More important, the Ghanaian electorate had already heard all those allegations before Election Day; yet, they looked far ahead and chose President Mahama over all those contesting the Presidential elections.

This is where the NPP members’ insistence on the elections being rigged to favour him emerges for no further scrutiny but outright dismissal as petulant. And here is why, as I told one of that party’s sympathizers pestering me for nothing:

Ghanaians went to the polls on December 7 and 8 and chose their leader. Anybody else at the touchline making ugly noise is a nuisance to me. I won't bother my head over claims that Abu Sakara is this, Akufo-Addo is that, and all that emptiness. The voters heard and saw all of them and went for Mahama. Who am I to challenge their choice?

Anybody still talking about the NDC's being crafty at rigging elections with the connivance of the Electoral Commission annoys me to the core.

• Do the NPP petitioners and their followers want to tell me that the over 5 million votes for Mahama were manipulated or manufactured and dumped in the ballot boxes to be counted in his favour?

• Did the votes not come from live human beings who stood under the scorching sun to vote on Election Day? People whom we all saw in video recordings broadcast in the news?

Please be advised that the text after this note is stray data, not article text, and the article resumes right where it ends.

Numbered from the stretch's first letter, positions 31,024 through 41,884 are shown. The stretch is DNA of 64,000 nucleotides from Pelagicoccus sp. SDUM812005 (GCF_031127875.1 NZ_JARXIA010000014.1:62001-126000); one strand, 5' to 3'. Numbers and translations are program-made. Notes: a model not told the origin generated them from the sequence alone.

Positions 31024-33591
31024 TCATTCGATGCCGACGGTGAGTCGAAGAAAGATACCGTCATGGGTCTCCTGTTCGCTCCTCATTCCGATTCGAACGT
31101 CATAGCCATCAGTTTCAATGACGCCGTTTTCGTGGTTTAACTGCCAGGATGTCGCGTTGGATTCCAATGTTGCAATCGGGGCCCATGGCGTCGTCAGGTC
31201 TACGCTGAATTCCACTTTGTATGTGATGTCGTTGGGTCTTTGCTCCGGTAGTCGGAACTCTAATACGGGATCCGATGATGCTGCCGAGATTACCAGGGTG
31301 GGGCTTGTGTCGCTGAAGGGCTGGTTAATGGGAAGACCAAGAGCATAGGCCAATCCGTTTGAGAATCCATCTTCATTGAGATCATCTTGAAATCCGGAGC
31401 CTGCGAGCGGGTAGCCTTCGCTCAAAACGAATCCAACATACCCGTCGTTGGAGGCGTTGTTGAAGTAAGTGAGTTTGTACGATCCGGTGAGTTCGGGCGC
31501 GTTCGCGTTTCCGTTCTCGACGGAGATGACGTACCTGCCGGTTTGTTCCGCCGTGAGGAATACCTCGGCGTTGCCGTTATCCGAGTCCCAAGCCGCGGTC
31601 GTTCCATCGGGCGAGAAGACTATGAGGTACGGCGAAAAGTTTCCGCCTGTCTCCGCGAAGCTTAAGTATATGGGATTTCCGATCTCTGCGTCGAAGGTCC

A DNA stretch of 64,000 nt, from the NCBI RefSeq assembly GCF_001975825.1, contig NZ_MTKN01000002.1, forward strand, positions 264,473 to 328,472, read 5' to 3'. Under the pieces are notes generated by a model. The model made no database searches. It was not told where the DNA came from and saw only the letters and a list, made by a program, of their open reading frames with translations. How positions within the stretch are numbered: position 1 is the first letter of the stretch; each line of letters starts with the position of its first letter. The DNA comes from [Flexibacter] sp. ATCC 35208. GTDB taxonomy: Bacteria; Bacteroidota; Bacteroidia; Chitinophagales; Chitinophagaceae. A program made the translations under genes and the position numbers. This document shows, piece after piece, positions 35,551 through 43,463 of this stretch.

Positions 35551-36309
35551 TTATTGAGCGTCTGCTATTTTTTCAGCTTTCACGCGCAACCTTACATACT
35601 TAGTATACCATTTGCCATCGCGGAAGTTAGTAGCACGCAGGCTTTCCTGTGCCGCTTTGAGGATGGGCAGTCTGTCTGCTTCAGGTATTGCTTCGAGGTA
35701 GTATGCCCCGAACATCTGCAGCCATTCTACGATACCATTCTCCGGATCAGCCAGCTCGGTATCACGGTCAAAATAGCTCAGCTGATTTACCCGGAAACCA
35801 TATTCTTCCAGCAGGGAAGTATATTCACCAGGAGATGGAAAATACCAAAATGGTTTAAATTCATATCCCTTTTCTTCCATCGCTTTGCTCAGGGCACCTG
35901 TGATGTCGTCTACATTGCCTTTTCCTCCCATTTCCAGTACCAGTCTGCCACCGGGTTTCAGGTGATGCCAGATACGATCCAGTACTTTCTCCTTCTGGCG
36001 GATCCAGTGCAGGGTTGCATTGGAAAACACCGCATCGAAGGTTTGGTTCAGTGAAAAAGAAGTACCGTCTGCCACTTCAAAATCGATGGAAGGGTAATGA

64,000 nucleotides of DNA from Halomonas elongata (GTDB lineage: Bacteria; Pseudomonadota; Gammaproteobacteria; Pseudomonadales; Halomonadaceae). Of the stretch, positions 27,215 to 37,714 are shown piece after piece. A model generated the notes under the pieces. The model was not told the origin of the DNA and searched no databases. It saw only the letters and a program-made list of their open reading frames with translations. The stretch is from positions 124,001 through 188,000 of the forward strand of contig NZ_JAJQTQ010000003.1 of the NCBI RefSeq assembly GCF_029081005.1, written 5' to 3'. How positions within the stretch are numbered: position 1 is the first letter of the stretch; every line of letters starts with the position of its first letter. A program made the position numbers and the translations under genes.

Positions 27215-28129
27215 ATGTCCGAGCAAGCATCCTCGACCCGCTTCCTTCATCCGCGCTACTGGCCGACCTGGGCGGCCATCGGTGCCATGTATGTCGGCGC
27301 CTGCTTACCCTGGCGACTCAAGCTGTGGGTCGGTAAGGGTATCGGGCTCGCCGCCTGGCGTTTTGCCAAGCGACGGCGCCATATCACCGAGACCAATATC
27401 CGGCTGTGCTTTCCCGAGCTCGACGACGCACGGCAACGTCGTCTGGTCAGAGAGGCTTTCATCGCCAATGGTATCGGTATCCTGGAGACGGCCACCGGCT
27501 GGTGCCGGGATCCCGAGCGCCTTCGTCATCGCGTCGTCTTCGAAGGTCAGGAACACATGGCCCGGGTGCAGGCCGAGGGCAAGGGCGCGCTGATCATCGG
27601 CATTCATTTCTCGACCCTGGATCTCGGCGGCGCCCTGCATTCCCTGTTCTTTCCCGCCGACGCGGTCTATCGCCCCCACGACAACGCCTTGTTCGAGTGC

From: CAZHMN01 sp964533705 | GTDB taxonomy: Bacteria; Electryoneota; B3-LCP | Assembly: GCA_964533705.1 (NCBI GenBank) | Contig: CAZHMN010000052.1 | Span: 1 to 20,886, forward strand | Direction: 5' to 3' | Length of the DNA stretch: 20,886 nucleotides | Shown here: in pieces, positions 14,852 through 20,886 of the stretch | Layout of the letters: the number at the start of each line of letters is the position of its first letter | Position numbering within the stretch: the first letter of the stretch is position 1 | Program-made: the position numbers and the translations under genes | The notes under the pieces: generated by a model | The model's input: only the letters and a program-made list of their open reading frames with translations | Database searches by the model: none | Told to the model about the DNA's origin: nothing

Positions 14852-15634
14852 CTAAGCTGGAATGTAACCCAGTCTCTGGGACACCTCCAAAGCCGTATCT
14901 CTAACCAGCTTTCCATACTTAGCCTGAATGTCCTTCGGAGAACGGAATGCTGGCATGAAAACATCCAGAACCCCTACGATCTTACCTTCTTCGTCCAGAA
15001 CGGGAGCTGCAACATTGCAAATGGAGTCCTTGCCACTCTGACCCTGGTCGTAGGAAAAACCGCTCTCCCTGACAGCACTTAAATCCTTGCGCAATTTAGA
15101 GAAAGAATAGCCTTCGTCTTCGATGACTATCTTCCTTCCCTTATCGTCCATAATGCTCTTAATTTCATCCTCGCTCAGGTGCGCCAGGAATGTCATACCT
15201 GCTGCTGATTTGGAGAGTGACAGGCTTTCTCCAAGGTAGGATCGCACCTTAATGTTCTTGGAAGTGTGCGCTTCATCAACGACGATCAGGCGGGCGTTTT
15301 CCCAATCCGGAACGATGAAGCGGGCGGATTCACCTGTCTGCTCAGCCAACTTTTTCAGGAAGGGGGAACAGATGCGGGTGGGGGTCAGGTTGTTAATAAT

• What happened to the NPP’s own “vigilant agents” monitoring everything with their eagle’s eye-watch?

It is bogus claims of this sort that make me dig in all the more. Again, let me tell these NPP people that unlike their Akufo-Addo, President Mahama is not claiming to be a Messiah. He has vowed to do what he has to do in addressing pertinent problems—certainly, not overnight!

That is why the NPP’s presenting its own version of the state of the country may raise all those accusations but won’t serve any useful purpose apart from feeding the public with an overdose of lamentations and melancholy. Not offering solution confirms the “intellectual mental laziness” that Kwame Pianim has accused them of.

The "True State of the Nation Address," as presented in Parliament, is not only unconstitutional but is also designed to sustain the NPP's muddying of the political waters.

Playing to the gallery won’t build Ghana, which they should have known better to avoid; but they didn’t because that’s their only approach to politics. I have better things to spend my time and energy on.

Anybody who thinks that the NPP is on course by pursuing its petition at the Supreme Court and that Akufo-Addo will be declared WINNER of Election 2012 is wasting his time/energy. No one can remove President Mahama from office. The next occasion for him to test his popularity/acceptability or otherwise is at the 2016 elections. Then, we can all tell how the tide will flow. Till then, all that the NPP is doing is purposeless and will end up in smoke.